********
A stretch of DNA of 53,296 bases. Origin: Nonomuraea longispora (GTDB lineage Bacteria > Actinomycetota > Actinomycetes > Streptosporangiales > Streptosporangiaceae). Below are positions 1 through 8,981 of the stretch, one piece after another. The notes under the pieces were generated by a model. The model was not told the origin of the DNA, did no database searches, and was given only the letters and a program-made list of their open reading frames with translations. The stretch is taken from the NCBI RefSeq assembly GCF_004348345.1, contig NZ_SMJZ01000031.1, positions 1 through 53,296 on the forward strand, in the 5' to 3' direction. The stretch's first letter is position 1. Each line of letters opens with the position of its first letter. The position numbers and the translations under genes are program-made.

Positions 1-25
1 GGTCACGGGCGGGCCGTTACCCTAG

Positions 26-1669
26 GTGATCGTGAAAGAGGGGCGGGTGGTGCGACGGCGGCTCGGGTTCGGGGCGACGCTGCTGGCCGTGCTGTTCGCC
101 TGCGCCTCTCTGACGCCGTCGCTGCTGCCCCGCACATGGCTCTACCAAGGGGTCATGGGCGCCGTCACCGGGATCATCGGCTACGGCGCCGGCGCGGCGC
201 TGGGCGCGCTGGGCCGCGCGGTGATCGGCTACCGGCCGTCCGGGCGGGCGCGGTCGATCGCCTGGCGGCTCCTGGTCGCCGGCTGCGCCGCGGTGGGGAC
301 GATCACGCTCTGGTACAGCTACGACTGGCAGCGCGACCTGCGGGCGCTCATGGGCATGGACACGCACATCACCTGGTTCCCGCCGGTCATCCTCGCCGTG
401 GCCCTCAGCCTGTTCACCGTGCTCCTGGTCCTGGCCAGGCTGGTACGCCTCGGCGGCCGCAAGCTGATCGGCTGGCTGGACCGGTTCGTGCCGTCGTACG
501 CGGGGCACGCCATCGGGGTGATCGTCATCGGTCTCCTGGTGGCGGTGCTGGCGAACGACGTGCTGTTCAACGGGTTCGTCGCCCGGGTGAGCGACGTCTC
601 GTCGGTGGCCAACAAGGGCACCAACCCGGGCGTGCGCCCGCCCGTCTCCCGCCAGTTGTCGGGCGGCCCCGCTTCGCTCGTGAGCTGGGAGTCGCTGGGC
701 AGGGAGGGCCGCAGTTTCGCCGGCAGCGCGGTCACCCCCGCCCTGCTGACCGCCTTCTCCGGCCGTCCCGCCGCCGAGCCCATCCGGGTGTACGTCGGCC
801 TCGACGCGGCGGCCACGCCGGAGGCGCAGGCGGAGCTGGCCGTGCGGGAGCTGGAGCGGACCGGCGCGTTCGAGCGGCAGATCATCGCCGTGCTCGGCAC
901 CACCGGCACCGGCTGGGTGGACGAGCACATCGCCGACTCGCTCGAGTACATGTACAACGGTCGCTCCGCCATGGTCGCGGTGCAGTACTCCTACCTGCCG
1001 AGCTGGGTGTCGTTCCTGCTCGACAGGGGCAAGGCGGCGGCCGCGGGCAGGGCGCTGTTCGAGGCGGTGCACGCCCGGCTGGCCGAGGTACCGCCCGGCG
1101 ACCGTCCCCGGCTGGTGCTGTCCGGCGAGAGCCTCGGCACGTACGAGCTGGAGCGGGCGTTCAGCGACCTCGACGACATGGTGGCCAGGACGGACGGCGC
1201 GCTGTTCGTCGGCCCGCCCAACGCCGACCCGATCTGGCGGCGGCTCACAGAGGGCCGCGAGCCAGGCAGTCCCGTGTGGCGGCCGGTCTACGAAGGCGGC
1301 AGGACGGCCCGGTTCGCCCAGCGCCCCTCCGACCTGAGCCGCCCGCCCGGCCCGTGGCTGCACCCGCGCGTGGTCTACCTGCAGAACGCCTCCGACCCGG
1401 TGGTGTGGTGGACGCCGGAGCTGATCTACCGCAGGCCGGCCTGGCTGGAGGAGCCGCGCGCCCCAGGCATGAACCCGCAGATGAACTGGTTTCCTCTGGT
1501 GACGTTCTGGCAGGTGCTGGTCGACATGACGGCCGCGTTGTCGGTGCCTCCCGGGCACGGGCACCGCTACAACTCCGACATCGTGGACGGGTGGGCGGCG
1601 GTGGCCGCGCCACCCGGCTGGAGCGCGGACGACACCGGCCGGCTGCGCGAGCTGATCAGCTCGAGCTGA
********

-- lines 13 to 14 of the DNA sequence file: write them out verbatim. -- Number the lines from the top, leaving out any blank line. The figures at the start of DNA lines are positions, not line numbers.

801 TCGACGCGGCGGCCACGCCGGAGGCGCAGGCGGAGCTGGCCGTGCGGGAGCTGGAGCGGACCGGCGCGTTCGAGCGGCAGATCATCGCCGTGCTCGGCAC
901 CACCGGCACCGGCTGGGTGGACGAGCACATCGCCGACTCGCTCGAGTACATGTACAACGGTCGCTCCGCCATGGTCGCGGTGCAGTACTCCTACCTGCCG